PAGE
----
By Nathalie Voit

Unemployment claims fell to their lowest level since the start of the COVID-19 pandemic, according to Department of Labor (DOL) data released Oct. 28.

Last week, unemployment insurance weekly claims decreased to 281,000 from a revised 291,000 the week before, DOL data revealed. The report revealed a 4-week moving average of 299,250, substantially lower than the recent peak of 424,000 recorded in July but higher than the 218,000-weekly average of 2019.

Jobless claims continued to decline throughout the summer as federal stimulus money helped buffer the fallout from pandemic-related layoffs.

Jobless claims “continue to trend lower, gradually moving closer to levels prevailing prior to the recession,” Rubeela Farooqi, chief U.S. economist at High Frequency Economics, wrote in a research report. “Businesses are holding on to workers amid reports of severe labor shortages.″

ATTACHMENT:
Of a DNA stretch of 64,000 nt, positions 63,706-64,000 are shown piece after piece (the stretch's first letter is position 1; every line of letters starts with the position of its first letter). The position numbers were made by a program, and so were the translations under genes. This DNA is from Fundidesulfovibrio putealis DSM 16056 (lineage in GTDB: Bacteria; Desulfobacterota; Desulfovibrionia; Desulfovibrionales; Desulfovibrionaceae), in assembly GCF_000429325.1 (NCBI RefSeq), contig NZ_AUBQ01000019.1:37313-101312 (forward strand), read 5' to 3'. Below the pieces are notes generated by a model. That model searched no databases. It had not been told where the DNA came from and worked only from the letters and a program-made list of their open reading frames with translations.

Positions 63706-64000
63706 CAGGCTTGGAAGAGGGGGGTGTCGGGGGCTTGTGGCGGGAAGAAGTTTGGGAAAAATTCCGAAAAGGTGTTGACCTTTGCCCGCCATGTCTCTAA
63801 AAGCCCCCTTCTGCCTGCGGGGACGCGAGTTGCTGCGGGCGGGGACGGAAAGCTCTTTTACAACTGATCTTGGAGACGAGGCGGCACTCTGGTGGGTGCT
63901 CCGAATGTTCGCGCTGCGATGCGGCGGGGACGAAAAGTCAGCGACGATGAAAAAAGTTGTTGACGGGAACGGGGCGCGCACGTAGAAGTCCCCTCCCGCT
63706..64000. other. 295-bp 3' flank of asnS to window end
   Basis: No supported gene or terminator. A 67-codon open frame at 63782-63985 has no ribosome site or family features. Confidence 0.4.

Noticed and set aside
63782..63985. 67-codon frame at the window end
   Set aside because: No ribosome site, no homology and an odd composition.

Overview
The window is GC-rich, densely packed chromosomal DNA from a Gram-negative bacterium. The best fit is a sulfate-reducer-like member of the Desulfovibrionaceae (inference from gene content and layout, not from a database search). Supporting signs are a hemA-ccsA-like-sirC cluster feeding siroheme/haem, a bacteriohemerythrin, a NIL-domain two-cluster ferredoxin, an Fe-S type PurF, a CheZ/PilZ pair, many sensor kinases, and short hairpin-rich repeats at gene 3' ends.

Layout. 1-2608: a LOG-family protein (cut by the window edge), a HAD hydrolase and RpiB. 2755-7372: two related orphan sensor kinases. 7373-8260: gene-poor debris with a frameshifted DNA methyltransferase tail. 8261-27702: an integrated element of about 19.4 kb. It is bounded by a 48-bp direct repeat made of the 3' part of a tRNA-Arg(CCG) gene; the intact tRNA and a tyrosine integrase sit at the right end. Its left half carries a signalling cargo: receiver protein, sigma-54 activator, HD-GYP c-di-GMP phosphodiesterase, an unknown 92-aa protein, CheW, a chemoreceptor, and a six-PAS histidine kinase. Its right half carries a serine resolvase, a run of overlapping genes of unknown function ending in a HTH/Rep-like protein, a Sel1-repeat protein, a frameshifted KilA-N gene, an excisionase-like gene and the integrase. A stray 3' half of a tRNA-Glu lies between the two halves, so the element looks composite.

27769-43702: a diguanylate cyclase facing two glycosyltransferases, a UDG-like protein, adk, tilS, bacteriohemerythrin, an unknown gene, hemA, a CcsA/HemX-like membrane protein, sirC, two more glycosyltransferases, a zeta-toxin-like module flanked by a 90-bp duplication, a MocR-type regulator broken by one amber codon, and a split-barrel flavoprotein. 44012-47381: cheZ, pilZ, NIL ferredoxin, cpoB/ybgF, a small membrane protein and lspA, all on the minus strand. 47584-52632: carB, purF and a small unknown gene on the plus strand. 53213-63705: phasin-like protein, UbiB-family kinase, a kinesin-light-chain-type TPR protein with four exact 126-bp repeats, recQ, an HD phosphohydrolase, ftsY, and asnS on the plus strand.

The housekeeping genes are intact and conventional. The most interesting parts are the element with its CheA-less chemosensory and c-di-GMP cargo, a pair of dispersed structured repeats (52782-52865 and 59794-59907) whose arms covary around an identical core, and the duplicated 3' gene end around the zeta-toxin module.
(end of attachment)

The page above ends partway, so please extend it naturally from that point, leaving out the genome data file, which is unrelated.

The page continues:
Initial jobless claims are important for gauging the strength of the job market. Low filings for unemployment benefits means fewer layoffs since workers who voluntarily quit their jobs don’t qualify for unemployment aid. The dramatic decrease in jobless claims points to worker confidence in the labor market.

“It has been a challenge for employers, especially in low-paid service jobs, to keep workers on staff,” said Nela Richardson, an economist at Automatic Data Processing Inc.

The strong demand for workers arrives amid what many economists are dubbing “The Great Resignation.” A record number of workers this year quit their job, according to Labor Department data. Between July and April of 2021, U.S. workers handed in a total of 20 million resignations. In August alone, 4.3 million workers left, the highest monthly figure in over two decades.

“We aren’t seeing that wave of job seekers coming back, and that’s because, first and foremost, we’re still in a pandemic,” said AnnElizabeth Konkel, an economist at the Indeed Hiring Lab. “Employers are trying to figure out, ‘how do I get the workers I need?’ and using different tools to do that,” like offering better pay, expanded benefits, or starting bonuses, she said.